Raihaanun delivers a stark and raw yet sterling performance to become the soul of this powerful story about sexual trauma.
Director Ravi Bharwani and writer, Rayya Makarim, bring about the face of sexual trauma in the stark yet riveting 27 Steps of May. Released on the same day as Indonesia’s Women’s March, the story trots out an unapologetic study of a tragedy against humanity, especially women, and its aftermath. The message it carries is as timely and timeless as the issue itself; it’s powerful, important and urgent.
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Also titled as Memories of My Body, Garin’s Kucumbu Tubuh Indahku presents a melancholy tale of mysticism, philosophy and sensualism about human body through a gender variant dancer.
Long-time, eclectic Indonesian director, Garin Nugroho, returns with a meditative picture, Kucumbu Tubuh Indahku (also known as Memories of My Body), about gender and the mysticism of human body. His new film, inspired by the harsh life of Japan-based Indonesian dancer, Rianto, and many other traditional dancers living in the rural area of Java, is not only visually, contextually, subtextually and substantially rich, but it’s also thought-provoking.
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Beyond the beautifully staged and shot pictures, Ave Maryam is a black comedy with Catholic guilt as the punchline. Rich with subtexts; but modest, if not poor, with narrative impact.
Underneath the beautiful cinematography and poetic, rare
dialogues, Ertanto Robby Soediskam’s Ave
Maryam (a more clinical title compared to its metaphorical working title, ‘Salt is Leaving the Sea’) is a black
comedy with Catholic guilt as the punch-line. The guilt is the love manifested
in four unique forms of love found in the Bible to contradict each other. All
the burden of love is the cross that Sister Maryam (Maudy Koesnaedi,
profoundly) has to bear in her via dolorosa of life.
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Sunyi showcases most of the director’s style and jump-scares without ever worrying about the story. It’s pretty basic—in terms of story and scares, after all.
Awi Suryadi has become a legit name in Indonesian horror cinema. His three recent horrors (Danur, Danur 2: Maddah, Asih; dubbed as Danur universe) were all blockbuster hits with mixed to negative reviews condemning his over-abuse of cinematic style (including the never-ending Duch tilts) that borrows from famous horror auteurs, jump-scares with blatant sound effects, and, mostly, weak scripts. His recent venture, Sunyi, is a loose adaptation of the 1998 South Korean horror blockbuster, Whispering Corridors—a horror which isn’t necessarily needing an adaptation.
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It’s flawed, but Mantan Manten manages to deliver an emotionally gripping look on letting go of love lost from an unusual take on Javanese matrimony tradition.
Farishad Latjuba’s Mantan Manten could easily slip into a maudlin melodrama or simply a mess given its convoluted, ambitious yet heartbreaking premise. The title (literally meaning: former bride) does not suggest otherwise and we know pretty well how romance movies easily sugar-coats tragedy to push an overemotional haul. And yet, Mantan Manten caught me off guard when it acknowledges the flaws and manages to deliver an emotionally gripping look on letting go of love lost from an unusual view of Javanese matrimony tradition.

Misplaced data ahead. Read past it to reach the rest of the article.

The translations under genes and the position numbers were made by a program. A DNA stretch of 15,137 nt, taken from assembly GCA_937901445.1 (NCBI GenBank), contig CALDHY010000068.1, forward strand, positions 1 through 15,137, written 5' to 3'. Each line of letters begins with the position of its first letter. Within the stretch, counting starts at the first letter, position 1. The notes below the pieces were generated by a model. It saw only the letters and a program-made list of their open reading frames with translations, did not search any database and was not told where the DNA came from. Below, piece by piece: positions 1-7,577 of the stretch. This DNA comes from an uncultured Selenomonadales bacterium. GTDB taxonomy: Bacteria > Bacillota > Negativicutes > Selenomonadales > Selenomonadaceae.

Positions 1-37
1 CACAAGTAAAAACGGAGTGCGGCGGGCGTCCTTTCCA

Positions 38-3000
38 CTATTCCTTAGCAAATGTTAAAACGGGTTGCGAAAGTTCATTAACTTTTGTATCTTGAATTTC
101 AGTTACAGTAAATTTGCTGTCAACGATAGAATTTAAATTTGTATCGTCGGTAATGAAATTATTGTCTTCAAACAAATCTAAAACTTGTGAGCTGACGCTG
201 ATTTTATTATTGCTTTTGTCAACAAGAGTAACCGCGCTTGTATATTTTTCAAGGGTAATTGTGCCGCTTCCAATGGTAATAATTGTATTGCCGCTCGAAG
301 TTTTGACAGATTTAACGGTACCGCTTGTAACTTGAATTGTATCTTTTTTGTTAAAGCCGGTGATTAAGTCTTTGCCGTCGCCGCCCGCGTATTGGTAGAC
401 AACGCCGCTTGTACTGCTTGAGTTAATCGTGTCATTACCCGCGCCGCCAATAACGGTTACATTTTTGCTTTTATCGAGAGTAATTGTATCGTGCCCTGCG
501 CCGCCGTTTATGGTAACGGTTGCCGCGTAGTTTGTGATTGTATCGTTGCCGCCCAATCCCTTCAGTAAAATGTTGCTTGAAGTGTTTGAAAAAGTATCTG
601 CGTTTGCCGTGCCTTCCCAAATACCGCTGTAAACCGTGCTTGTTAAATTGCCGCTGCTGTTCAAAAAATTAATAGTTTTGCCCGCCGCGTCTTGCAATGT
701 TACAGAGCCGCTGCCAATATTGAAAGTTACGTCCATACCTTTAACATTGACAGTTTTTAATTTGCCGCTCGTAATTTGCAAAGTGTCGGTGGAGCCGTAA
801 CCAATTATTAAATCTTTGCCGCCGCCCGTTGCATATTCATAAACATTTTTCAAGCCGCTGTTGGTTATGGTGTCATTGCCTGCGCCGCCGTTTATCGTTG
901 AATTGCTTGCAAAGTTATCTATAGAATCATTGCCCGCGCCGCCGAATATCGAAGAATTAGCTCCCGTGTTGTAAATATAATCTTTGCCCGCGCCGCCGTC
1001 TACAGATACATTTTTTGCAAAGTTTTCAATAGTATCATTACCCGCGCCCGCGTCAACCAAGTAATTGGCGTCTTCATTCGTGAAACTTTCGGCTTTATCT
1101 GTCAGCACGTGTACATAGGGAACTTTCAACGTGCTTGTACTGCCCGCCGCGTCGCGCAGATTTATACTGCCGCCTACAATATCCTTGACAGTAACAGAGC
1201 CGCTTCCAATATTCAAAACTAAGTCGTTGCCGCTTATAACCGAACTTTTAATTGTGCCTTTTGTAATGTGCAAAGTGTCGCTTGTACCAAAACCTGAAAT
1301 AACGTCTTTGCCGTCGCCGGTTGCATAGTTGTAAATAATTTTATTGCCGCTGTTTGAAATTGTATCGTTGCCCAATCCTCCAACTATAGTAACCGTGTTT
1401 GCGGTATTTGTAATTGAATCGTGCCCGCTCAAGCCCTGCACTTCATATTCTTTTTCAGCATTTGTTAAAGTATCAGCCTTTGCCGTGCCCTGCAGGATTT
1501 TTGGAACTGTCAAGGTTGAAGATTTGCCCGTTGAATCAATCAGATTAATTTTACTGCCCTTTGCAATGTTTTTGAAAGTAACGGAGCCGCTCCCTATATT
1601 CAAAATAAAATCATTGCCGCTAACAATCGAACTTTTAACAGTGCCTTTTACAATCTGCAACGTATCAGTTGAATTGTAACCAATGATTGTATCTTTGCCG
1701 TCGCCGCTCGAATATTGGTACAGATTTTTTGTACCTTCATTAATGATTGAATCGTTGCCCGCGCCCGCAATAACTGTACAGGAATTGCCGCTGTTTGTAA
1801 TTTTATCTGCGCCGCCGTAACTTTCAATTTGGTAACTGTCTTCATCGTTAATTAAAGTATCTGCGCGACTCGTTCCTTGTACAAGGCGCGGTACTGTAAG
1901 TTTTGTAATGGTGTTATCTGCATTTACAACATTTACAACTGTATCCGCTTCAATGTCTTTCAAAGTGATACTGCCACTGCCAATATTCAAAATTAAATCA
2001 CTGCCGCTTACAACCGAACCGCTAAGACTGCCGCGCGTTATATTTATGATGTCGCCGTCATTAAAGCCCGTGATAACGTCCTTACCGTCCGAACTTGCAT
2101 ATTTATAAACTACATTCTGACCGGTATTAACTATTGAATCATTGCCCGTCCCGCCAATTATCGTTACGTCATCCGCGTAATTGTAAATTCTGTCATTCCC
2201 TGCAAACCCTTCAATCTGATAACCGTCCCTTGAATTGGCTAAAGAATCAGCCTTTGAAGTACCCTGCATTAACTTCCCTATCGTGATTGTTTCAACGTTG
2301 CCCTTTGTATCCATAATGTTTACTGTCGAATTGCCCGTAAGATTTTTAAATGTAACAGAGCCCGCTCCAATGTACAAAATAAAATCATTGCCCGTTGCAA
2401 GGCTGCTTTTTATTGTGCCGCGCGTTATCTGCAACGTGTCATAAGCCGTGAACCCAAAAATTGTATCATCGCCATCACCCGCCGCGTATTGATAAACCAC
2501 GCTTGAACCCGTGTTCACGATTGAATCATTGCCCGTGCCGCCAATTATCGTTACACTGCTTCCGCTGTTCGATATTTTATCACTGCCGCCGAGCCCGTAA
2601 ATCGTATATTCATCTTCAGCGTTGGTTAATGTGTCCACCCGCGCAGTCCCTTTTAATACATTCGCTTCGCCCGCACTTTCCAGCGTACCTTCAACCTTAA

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While Reza Rahadian’s performance is such a crown jewel, My Stupid Boss 2 still feels like a compilation of comedy sketch that only partially work.
In 2016, My Stupid Boss was a national box office
hit in Indonesia – scoring more than 3,000,000 admissions. Helmed by versatile
Indonesian director, Upi Avianto, the oddball comedy adapted from best-selling
memoir by Chaos@work received mixed reception upon release. Major praises went
to Reza Rahadian who garnered several awards and accolades for his portrayal of
the titular goofy boss called Mr. Bossman. Meanwhile, the movie was also hardly
criticized for the incoherent plot and the tonal mess.
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Following up the sleeper hit with an exhilarating sociolinguistic discourse, Yowis Ben 2 can still be funny even when the acting department’s a bit lousy and the narrative messy.
In 2018, Yowis Ben prevailed against the odd condemning its segmented nature—using regional language (Javanese) with a more obscure dialect (Malangnese) and came in as a profitable sleeper-hit (almost hitting a million viewers during its theatrical run). While the use of particular dialects is not a new thing in Indonesian cinema, especially in arthouse community; the fact that it was a mogul-produced blockbuster creates a new powerful surge in the industry (note that a year earlier, the very industry was caught unprepared by another sleeper-hit, Uang Panai, a Makassar-bound production). Given the financial success and warm response from general viewers, it is not surprising that an immediate sequel is produced in no time, hence Yowis Ben 2, an unnecessary yet still tremendously hilarious sequel.
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